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Blu-Rays and Regional Settings

Regional settings for BDs can look very complicated - so here's a simple break-down!

The world of technology is constantly moving forwards and the latest addition to the world of discs is the Blu-Ray discs. However there have been some problems and confusion over Blu-Ray regional settings: Not only are they different from DVD regions, they are also not very well labelled!
So, to save the confusion, here is a list of the DVD regions:

1 – US and Canada
2 – Europe, Japan and the Middle East
3 – Taiwan, Korea and Hong Kong
4 – South America, Australia and New Zealand
5 – Russia, Eastern Europe, India, most of Africa and North Korea
6 – China

And here is a list of the Blu-Ray regions, which use the ‘ABC region code scheme’:

A – North America, South America, Korea, Japan, Taiwan and Hong Kong
B – Europe, the Middle East, Africa, Autsralia and New Zealand
C – India, China and Russia

While it is worth bearing in mind that only about one third of Blu-Rays have regional settings, for those that do, it is very often marked on the packaging very poorly or not at all! Mass Blu-Ray duplication companies have been asked by the BD license to mark on the packaging somewhere what region the disc is, however very often the writing is miniscule and only says ‘A’, ‘B’ or ‘C’ which is meaningless to most people anyway! Some companies have also been guilty of leaving off the region setting altogether and have not been questioned on this: Therefore no marking could mean no regional code but it could also mean it’s simply missing or that you haven’t found the tiny writing it’s in yet!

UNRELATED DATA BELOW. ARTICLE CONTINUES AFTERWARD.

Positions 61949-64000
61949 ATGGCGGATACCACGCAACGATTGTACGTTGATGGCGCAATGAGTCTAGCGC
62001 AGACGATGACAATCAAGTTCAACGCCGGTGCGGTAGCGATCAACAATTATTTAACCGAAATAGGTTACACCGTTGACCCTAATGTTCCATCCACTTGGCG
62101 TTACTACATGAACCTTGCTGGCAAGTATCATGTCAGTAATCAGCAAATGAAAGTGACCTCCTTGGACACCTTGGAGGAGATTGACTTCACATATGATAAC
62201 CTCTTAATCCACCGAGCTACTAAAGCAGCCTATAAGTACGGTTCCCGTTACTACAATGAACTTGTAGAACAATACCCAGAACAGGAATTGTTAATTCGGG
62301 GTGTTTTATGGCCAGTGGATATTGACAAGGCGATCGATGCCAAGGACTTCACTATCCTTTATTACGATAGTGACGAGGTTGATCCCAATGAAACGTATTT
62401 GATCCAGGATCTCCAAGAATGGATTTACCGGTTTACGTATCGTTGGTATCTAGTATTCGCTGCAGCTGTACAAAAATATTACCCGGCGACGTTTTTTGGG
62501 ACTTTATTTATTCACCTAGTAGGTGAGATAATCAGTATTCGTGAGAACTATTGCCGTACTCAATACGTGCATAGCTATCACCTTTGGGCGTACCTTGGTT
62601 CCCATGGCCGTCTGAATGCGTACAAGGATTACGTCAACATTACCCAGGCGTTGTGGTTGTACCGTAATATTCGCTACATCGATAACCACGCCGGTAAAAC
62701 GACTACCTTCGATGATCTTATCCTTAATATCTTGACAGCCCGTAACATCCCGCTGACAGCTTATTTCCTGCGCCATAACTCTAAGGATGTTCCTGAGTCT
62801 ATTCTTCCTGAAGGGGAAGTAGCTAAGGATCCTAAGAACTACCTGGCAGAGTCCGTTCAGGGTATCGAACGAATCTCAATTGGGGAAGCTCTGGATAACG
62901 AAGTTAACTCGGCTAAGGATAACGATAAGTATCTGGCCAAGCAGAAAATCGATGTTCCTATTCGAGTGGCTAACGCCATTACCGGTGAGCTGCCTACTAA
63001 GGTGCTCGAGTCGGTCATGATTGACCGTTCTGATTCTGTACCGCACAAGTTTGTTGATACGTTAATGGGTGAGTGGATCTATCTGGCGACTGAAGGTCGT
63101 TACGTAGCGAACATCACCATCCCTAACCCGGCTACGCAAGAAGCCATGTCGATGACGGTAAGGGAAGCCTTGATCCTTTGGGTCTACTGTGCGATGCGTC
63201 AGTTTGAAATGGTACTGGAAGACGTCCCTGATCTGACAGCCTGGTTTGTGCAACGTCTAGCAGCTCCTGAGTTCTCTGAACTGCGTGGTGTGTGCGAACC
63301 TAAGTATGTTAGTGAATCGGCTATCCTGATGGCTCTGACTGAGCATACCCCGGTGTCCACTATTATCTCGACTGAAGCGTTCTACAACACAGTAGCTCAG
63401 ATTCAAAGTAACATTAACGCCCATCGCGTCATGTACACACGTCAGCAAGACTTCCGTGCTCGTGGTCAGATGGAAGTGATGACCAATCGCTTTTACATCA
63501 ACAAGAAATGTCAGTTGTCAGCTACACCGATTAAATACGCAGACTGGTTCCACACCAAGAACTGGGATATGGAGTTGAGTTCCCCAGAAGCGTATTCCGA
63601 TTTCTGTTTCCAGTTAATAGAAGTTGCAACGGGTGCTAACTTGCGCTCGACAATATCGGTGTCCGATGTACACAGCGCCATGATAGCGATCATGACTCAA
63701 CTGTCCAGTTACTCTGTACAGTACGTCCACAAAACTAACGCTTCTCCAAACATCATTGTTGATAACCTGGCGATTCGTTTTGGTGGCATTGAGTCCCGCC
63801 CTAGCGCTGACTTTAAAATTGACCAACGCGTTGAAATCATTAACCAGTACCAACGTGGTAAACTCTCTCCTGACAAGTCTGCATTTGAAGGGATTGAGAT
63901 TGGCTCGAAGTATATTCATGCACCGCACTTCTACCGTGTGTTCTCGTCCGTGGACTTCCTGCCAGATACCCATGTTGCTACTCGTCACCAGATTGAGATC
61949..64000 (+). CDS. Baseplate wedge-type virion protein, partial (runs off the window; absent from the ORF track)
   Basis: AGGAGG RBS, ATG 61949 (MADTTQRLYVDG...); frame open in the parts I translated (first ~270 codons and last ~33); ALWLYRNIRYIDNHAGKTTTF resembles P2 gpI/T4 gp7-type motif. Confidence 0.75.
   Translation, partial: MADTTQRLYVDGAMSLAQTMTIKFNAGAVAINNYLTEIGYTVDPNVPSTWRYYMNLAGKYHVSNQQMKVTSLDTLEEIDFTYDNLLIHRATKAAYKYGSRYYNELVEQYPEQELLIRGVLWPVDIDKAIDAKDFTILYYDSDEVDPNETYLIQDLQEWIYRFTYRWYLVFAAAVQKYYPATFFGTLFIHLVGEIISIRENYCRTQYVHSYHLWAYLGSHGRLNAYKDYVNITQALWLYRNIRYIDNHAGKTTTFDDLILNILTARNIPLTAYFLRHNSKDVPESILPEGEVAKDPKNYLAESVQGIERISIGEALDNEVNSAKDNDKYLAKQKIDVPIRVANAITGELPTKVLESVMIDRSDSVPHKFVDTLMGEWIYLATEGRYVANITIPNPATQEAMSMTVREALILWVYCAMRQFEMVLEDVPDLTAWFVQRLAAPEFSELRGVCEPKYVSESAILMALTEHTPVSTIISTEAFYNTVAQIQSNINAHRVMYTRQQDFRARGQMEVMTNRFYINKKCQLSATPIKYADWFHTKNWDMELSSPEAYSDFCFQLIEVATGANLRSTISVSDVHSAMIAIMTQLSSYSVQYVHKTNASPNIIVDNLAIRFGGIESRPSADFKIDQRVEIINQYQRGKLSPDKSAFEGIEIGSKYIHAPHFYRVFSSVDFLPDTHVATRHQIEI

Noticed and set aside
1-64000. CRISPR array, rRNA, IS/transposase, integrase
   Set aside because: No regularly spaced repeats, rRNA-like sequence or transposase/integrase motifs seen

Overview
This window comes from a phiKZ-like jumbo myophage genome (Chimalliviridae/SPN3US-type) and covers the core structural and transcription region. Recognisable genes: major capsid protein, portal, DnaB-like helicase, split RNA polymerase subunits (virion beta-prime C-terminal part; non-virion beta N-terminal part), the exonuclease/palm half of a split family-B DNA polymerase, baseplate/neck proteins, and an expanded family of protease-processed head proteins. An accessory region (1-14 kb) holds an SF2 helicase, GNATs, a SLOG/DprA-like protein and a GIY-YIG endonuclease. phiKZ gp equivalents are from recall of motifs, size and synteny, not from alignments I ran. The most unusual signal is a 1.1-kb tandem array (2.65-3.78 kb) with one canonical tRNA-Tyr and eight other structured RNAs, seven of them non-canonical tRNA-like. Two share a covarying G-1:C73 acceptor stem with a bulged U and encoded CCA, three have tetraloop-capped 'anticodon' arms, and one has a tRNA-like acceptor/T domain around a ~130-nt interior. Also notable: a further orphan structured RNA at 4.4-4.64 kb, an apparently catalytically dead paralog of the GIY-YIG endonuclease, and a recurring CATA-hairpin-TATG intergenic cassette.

Not only this, but some companies have started renaming the coding systems: Amazon has turned ‘A, B, C’ into ‘1, 2, 3’ but does host a page explaining this in its FAQ section to counterbalance confusion. The BDA (Blu-Ray Disc Association) has been made aware of this situation.
But many of you may well remember that when DVDs first started out they were avidly restricted to region settings and it was not until ‘hacked’ DVD players with no coding came out that the DVD market really took off, mainly because there were more DVDs in some regions then in others, thus when the regions were taken out of the equation, consumers were given much more choice as to what they could buy. Perhaps mass Blu-Ray duplication companies are hoping for the same thing because recently a ‘hacked’ Blu-Ray player, which is BD-Live enabled, has become available and, as yet, has also not been made illegal even though it breaks the coding laws!
Whilst I obviously cannot condone a ‘hacked’ machine, it does seem to be the underground answer to the confusing labeling of Blu-Ray discs. The other option is from the BDA to finally call the mass Bly-Ray duplications companies to task and force them to properly label discs, not just send them the document which states that’s what they should be doing!

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